The 404 U.S. MSAs control 91.2% of industry sales, a higher percentage than their share of personal income (89.4%) or employed workers (87.6%). Part of this can be explained by consumers living in smaller micropolitan and rural areas travelling to larger markets to shop for furniture, either online or in person. As smaller Mom and Pop furniture stores have closed over the years in smaller areas, local choices have steadily disappeared (Table D).

The cumulative growth in furniture industry sales, personal income, and employment by market type between 2019 and 2023 is further detailed in Figure 4. Of special note is that while employment grew 2% during the fouryear period, that growth occurred in MSAs while Micro SAs and rural areas lost workers. Personal income, however, grew slightly more in Micro SAs and rural areas than MSAs – 18.9% in MSAs compared to 19.5% in Micro SAs and 19.9% in rural areas.

Size of Market Matters in the Furniture Industry
Of the 404 MSAs scattered across the U.S., over 20% of industry sales occur in nine mega markets that each have over $2 billion in industry sales annually. These nine mega markets (names shorted here) are listed largest to smallest: New York (NY-NJ), Los Angeles, Chicago, Houston, Atlanta, Dallas, Washington (DC-VA-MD-WV), Phoenix and Seattle. The largest market, New York totaled $5.59 billion in industry sales last year, and the smallest Seattle, $2.13 billion. Behind these nine markets are 32 MSAs with industry sales between $1 billion and $2 billion annually, that control 29.5% of the industry. Table E shows the percentages and Figure 5 the complete detail of sales and growth of all market sales ranges.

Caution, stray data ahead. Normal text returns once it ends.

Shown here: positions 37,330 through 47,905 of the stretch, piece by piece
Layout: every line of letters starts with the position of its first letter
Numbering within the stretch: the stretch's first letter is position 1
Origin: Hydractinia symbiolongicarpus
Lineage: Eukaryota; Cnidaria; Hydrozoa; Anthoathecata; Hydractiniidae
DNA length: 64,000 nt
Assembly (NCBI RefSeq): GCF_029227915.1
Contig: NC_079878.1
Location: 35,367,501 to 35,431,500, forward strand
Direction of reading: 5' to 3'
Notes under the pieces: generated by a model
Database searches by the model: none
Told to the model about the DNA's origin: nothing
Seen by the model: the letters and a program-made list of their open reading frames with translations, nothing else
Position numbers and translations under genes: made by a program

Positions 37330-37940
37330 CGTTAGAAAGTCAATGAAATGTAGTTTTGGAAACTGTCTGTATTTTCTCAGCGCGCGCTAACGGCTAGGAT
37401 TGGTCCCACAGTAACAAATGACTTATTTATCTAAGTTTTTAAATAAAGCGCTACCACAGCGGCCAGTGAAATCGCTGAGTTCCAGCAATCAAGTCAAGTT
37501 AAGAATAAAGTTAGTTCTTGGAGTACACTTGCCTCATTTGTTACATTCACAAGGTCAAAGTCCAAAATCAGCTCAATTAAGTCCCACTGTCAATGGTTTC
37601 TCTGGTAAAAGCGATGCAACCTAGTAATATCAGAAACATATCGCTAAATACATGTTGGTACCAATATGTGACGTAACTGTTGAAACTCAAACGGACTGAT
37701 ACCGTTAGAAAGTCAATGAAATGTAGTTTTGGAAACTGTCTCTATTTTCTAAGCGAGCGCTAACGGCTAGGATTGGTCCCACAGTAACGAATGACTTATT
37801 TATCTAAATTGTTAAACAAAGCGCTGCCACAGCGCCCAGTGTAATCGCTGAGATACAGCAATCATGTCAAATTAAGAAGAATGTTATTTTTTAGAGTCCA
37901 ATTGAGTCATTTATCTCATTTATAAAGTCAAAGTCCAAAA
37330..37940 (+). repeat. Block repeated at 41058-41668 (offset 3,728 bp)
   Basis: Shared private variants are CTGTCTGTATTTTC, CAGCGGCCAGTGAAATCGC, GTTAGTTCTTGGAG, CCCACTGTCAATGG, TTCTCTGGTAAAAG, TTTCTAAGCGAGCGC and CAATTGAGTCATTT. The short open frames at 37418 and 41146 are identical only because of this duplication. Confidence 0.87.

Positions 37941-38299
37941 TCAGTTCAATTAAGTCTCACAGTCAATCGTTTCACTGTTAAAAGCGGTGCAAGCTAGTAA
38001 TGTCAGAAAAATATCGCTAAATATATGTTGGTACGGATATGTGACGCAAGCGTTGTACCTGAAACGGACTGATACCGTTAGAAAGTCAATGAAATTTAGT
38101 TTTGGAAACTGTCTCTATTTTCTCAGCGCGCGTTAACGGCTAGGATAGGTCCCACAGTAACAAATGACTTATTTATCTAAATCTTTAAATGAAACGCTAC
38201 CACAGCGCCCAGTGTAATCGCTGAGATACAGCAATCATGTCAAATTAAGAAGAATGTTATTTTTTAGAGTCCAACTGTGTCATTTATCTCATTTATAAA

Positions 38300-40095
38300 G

The best performing segments of MSAs during 2019 to 2023 as a group were the second tier MSAs with annual sales of $1 billion to $2 billion. These markets as a group grew 41.1% over the four years, but when adjusted for inflation grew 18.1%. Table F shows the current and real growth of all market sales ranges.

The detail in Figure 5 consolidates the performance statistics of the MSA sales ranges. The external factors impacting the MSA sales range segments between 2019 to 2022/2023 are shown in Figure 6. Of note is that the second-tier markets with $1 billion to $2 billion dollar industry sales had the highest growth in personal income at 21%, compared the largest markets with 16.4% increase. These second tier $1 to $2 billion dollar markets also had the highest percentage growth in employed workers at 3.3%. Looking at population growth, it is interesting to note that smaller markets with $250 million to $499 million had a much higher percent growth in population at 3.1%. Meanwhile, the mega markets over $2 billion posted the lowest growth at 1.1%. Many residents of these mega markets fled to smaller areas due to Covid, remote working opportunities, and social problems within their city cores. Figure 7 features the three top and bottom performing MSAs within each of the seven MSA industry sales ranges. Also noted on these markets are indicators if they were also in the top (T) or bottom (B) three in growth last year in external factors within their MSA. External factors are population, and jobs growth. This illustrates how external factors and industry sales go hand in hand.



Comments are closed.
Performance Groups
HFB Designer Weekly
HFBSChell I love HFB
HFB Got News
HFB Designer Weekly
LinkedIn